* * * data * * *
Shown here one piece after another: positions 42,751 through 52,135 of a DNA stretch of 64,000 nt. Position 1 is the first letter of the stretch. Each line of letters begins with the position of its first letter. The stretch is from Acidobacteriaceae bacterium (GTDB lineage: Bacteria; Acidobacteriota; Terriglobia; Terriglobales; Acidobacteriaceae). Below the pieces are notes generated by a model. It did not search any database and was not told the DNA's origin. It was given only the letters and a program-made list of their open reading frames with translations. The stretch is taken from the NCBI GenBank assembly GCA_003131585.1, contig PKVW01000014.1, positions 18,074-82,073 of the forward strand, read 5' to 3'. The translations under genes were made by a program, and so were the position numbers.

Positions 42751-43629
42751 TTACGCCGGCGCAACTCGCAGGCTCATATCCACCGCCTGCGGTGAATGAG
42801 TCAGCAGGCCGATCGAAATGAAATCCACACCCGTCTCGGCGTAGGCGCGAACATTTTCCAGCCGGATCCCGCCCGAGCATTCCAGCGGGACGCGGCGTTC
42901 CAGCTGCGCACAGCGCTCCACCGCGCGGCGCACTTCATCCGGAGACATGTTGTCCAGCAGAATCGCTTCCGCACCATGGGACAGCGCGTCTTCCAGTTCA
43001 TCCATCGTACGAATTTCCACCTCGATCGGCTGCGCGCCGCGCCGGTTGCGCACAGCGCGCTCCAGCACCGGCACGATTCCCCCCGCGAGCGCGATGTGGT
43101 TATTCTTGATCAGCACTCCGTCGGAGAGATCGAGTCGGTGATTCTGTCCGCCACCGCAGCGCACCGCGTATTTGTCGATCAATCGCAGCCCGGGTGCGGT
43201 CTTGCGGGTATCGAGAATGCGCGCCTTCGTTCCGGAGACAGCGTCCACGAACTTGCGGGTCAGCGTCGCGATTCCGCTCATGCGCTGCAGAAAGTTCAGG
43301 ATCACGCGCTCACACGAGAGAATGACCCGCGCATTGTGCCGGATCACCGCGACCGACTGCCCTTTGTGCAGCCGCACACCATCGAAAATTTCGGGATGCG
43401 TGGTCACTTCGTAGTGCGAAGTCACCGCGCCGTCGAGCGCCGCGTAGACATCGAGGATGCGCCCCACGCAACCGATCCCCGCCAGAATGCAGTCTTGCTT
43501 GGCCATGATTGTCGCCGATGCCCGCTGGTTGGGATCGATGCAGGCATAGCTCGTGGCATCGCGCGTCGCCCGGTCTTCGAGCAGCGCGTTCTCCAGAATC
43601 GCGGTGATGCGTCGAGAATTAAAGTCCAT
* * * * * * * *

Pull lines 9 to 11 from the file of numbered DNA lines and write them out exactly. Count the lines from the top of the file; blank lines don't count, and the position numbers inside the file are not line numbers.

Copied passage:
43301 ATCACGCGCTCACACGAGAGAATGACCCGCGCATTGTGCCGGATCACCGCGACCGACTGCCCTTTGTGCAGCCGCACACCATCGAAAATTTCGGGATGCG
43401 TGGTCACTTCGTAGTGCGAAGTCACCGCGCCGTCGAGCGCCGCGTAGACATCGAGGATGCGCCCCACGCAACCGATCCCCGCCAGAATGCAGTCTTGCTT
43501 GGCCATGATTGTCGCCGATGCCCGCTGGTTGGGATCGATGCAGGCATAGCTCGTGGCATCGCGCGTCGCCCGGTCTTCGAGCAGCGCGTTCTCCAGAATC